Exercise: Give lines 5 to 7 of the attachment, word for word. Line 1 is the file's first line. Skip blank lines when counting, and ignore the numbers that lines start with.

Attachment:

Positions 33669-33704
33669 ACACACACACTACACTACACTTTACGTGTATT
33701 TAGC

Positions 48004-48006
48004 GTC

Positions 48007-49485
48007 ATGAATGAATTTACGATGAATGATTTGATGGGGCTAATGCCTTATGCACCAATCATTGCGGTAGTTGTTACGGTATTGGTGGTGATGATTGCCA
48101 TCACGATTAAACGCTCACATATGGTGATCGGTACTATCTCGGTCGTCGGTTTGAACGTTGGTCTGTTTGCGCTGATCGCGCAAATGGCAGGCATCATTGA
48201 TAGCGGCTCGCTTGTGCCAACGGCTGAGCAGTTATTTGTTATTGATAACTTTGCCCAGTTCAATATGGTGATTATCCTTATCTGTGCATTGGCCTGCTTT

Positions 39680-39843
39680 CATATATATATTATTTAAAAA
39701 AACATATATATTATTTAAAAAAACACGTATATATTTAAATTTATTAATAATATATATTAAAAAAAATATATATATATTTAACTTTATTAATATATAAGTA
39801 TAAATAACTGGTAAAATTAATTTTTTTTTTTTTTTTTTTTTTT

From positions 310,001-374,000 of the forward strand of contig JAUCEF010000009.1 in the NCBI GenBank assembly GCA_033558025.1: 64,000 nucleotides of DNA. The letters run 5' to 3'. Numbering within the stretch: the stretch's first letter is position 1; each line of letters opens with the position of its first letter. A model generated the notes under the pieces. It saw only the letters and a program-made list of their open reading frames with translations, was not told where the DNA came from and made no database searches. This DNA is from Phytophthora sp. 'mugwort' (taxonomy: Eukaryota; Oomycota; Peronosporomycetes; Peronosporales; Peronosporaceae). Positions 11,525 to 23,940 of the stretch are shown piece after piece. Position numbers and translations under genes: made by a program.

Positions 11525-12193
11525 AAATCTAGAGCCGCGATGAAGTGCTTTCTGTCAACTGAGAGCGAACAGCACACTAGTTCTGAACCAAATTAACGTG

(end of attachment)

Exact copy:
48004 GTC

Positions 48007-49485
48007 ATGAATGAATTTACGATGAATGATTTGATGGGGCTAATGCCTTATGCACCAATCATTGCGGTAGTTGTTACGGTATTGGTGGTGATGATTGCCA